Houston, Texas. A humid, burning concrete jungle where people pay to go to hot yoga. A “cruel, crazy town on a filthy river in East Texas with no zoning laws and a culture of sex, money, and violence. It’s a shabby, sprawling metropolis ruled by brazen women, crooked cops and pansexual cowboys who live by the code of the west – which can mean just about anything you need it to mean, in a pinch.” ~Hunter S. Thompson
Despite the daily dose of sticky humidity slowly tip-toeing back in, signaling an end to the blessed 40-50 degree weather that is our winter, no gently cooling springtime showers were meant to be. In Houston, the proverbial “when it rains, it storms”, is the typical rule. Not so typically, we received a shocking 20 inches in under 24 hours no more than 2 days ago! Floodplains filled, man-made lakes overflowed, and streets and houses became unwilling submergeable hosts to myriad waterlogged wildlife – most likely just as confused at the loss of their homes.
I have been 2 days now rained out of work; there is indeed a downside to neighboring with a flood reservoir and pretty parks and trails – that downside I’m guessing you’ve already put together by the heading of this blog. Don’t misunderstand though, there are plenty of things to do when one is not at work. If I happened to win the lottery tomorrow I promise you I would have plenty of things to do without that annoying 7am alarm calling me to it!
A major (seemingly earth-shattering if my closet has anything to say about it) item I checked off my to-do list was spring cleaning. Gone are the days when I can’t see my closet floor, or decide what to wear based on its’ relative proximity to the door. Gone are five extra bags of items for charity. I have flood induced house arrest to thank for that. I do realize that some lost major items, lives, or everything they own, and I am not making light of that. My heart goes out to everyone who has suffered in this. However, I write about what I know, and this is my experience.
Today being the second day inside, a serious case of stir-crazy began to set in. You know the feeling – nothing satisfies, no idea works, napping has lost its’ appeal (which isn’t often). With almost every major road surrounding me shut down, I decided to grab the running shoes and take off to the east.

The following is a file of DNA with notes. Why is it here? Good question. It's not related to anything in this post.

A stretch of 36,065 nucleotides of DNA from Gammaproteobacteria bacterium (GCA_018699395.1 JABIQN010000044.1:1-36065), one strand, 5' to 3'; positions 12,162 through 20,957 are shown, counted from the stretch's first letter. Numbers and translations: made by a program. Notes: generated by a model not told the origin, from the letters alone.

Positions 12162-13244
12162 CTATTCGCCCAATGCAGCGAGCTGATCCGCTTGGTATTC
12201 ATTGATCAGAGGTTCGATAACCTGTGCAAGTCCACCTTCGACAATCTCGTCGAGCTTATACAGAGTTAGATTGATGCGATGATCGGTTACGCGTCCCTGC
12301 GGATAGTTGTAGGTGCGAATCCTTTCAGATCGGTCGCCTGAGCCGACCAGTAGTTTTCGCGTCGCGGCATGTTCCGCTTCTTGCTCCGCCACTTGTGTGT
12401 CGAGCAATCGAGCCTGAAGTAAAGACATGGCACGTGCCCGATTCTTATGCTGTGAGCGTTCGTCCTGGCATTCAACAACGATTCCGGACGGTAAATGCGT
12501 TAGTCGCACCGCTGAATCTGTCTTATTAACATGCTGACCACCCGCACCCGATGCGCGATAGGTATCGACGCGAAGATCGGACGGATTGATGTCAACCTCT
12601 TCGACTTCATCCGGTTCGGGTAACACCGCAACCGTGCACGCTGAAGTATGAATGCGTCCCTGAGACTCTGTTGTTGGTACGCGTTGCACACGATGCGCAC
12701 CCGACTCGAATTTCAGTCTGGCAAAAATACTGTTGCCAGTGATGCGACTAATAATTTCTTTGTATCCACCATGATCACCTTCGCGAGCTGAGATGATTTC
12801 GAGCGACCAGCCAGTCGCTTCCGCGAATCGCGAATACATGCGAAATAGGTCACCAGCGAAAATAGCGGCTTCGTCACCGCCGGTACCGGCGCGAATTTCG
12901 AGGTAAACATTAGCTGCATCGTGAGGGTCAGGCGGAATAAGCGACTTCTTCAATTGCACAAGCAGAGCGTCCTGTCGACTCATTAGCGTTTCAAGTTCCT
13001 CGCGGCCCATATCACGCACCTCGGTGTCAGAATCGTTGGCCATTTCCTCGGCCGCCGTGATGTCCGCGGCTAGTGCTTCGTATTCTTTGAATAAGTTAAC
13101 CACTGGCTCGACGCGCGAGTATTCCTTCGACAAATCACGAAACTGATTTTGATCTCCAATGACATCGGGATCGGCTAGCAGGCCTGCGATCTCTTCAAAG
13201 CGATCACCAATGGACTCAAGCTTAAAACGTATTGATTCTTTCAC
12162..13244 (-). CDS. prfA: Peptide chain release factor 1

I swiftly made it out of my subdivision, the only peculiarities being some downed branches and a stalled car in the middle of a street closer to the highway. I crossed the highway and headed further east through a neighboring subdivision. Everything seemed normal; an exhausted looking woman covered in a huge wrap hat was mowing her yard, and I nodded back to an old man out for a walk.
Coming out to the intersection of a major road, I will call it Sandy Road, cars began turning back. Both directions of this road were blocked off. I ran around the barrier and looked out before me. It was the strangest sight, you see this particular road is never without cars. Gazing as far down Sandy Road as I could, sun glancing off bare cement was all that existed. I took off running down the middle of Sandy at 2:30 PM, something that definitely made me feel like a brazen woman! It was the strangest and most peaceful thing, to be surrounded by nothing but wide empty road and waterfowl and bullfrogs. It felt like I was running by myself in a race. Perhaps this is what Callum Neff feels like when he’s winning races. Hmm.
To my left was nothing but woods, and to my right a half-submerged golf course, with wild ducks and cranes dotting the landscape. I slowed to a walk as I tip-toed accross a long thin 2 inch deep stream of clear water traversing the two halves of the road, being very careful to avoid three or four small snakes sliding along with the water. I briefly stopped to speak with a group of hikers walking in the opposite direction, and ran on. The hikers continued on their way and I was alone, with the exception of a huge county work truck loudly and easily making its’ way through the knee high water. The area had an almost post-apocalyptic feel. It got me thinking about 1984, and other such books with a similar theme. The code of the West would most likely change as well. Imagining is key, but I don’t think I’d like to find out.
I simply kept running in the sticky oppressive heat. I ran until the sidewalk ended. Literally. And the road, and the grass. I ran until sweat stung my eyes and it was hard to see without wiping my hand below the brim of my hat. Eventually, deep water appeared everywhere, gently lapping against the unburied road, owning my field of vision. It remained obstinately in the way, as if to say, “I’ll go when I please, and don’t you forget it.”. It was dangerous, and natural, and solitary, and beautiful. Too much of a good thing. I had to turn around, but by then it felt like a good time to head home anyway, to grab a bottle of ice cold water and chug it down. To cook dinner and move on. An entire world away for me, but in reality 5 miles complete.
I like to ride and run, and to work on speed, and hills, and endurance. But sometimes it’s fun to just get out there, explore something new, and go where you feel like going. Whatever your hobbies are, change them up so they remain new and interesting. A big change isn’t necessary, it can be something as small as how you choose to see it. Always try to remember why you began something. As we grow we change, and sometimes the reasons why you continue doing things aren’t the reasons why you are still doing them. It’s important to remember your roots. Sometimes it’s just as important to remember your original reason for beginning, and your reasons now, take what matters and merge the two. I think that’s a pretty good code of the west.